What defines the legacy of a place? Is it its history, its citizens, its architecture? For the Southern Seed Legacy (SSL), it’s all about what grows in the soil.
The non-profit, based out of the University of North Texas Laboratory of Environmental Anthropology, was founded in 1996 with the help of a USDA grant. Now, SSL is a member-funded organization working to support local seed-saving exchange networks and conservation in the American South. As a self-described “decentralized network,” the organization brings together various organizations and individuals, who each focus on an agroecoregion and a group of crops to catalogue and preserve.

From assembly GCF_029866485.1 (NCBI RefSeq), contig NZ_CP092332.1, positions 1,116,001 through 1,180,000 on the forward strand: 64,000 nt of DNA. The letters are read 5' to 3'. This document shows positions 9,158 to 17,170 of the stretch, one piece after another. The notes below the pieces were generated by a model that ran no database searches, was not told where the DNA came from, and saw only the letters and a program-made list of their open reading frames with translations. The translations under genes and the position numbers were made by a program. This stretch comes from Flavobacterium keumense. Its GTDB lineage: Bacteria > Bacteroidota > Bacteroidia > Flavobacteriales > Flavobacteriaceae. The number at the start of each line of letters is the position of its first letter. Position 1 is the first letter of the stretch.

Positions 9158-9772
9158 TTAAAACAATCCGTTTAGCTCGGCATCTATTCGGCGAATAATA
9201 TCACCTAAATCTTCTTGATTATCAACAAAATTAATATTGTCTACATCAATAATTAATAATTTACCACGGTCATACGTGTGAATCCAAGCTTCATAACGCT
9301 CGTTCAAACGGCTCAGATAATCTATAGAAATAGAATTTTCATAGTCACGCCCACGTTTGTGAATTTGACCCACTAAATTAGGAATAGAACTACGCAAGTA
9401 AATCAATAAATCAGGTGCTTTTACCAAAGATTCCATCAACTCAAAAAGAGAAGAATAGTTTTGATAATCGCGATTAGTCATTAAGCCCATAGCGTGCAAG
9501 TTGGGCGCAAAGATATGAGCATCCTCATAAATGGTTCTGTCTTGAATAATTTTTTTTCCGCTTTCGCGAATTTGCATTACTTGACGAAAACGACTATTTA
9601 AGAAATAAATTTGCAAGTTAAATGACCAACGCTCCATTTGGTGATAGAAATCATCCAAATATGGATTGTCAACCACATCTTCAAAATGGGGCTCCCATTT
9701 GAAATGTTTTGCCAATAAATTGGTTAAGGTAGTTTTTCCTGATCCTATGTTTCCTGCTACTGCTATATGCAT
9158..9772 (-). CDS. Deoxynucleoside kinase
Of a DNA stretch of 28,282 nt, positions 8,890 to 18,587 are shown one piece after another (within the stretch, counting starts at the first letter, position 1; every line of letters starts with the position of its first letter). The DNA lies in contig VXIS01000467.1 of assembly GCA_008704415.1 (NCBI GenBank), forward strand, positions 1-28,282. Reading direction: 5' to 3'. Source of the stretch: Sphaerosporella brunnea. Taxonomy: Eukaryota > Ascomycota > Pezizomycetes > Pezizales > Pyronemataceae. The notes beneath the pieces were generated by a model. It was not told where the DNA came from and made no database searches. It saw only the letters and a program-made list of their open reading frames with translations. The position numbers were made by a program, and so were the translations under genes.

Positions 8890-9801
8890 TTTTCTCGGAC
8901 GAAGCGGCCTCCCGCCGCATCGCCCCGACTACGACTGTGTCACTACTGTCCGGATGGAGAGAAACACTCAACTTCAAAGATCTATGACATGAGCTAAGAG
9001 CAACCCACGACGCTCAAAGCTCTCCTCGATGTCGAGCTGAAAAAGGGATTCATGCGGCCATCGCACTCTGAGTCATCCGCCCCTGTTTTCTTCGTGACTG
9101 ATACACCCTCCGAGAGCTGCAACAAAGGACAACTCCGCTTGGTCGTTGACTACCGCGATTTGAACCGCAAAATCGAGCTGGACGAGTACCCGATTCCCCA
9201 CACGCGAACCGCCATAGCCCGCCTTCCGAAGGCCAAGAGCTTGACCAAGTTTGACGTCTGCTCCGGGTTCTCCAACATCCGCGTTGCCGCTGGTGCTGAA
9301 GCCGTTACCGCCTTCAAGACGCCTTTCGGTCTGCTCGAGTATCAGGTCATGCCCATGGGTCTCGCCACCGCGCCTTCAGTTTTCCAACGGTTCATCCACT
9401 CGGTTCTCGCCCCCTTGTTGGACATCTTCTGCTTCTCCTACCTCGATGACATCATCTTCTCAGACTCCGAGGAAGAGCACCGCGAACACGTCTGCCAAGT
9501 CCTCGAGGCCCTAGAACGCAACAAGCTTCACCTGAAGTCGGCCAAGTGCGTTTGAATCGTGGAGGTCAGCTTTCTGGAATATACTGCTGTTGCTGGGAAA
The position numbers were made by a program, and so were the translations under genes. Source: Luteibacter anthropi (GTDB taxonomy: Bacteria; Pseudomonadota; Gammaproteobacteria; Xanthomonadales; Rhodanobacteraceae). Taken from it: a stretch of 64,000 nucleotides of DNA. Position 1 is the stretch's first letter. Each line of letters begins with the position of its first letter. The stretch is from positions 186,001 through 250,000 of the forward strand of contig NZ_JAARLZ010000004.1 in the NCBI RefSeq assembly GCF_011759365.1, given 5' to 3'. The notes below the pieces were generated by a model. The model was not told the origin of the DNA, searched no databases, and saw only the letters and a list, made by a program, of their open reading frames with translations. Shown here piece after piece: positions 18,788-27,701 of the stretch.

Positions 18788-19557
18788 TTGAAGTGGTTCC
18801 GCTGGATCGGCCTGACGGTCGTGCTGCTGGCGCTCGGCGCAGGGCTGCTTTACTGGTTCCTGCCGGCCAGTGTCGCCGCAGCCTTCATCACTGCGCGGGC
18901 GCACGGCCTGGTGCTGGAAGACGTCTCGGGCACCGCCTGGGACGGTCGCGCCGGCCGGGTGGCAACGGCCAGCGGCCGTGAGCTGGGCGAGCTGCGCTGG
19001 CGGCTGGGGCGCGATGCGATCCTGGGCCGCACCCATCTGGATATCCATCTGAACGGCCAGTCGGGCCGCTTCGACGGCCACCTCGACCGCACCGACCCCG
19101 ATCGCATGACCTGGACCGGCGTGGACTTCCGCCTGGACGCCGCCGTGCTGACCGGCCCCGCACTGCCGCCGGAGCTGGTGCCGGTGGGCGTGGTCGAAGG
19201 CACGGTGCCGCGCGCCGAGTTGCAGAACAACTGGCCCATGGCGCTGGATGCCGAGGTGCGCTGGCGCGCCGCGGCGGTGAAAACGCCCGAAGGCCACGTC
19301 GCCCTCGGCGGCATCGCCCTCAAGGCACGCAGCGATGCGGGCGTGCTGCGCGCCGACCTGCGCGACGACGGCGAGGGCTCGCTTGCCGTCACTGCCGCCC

SSL runs several programs, including Pass Along Southern Seed (PASS), where members borrow from the group’s seed catalog for free in exchange for the promise to save one third of the grown-out seeds, pass one third along to another farmer or gardener, and return the third back to SSL. The group also runs an Old Timey Seed Swap, which brings together heirloom gardeners and farmers in the South to network “with the hope that the exchange of knowledge, seeds, and enthusiasm will help toward the preservation of unique southern heirloom plant varieties,” according to SSL. The swap takes place in a different southern city every year.
In addition to seeds, SSL also collects “seed stories,” scouring the South for people who have memories of the region’s seed history so that they can chronicle and keep those as actively as they do seed.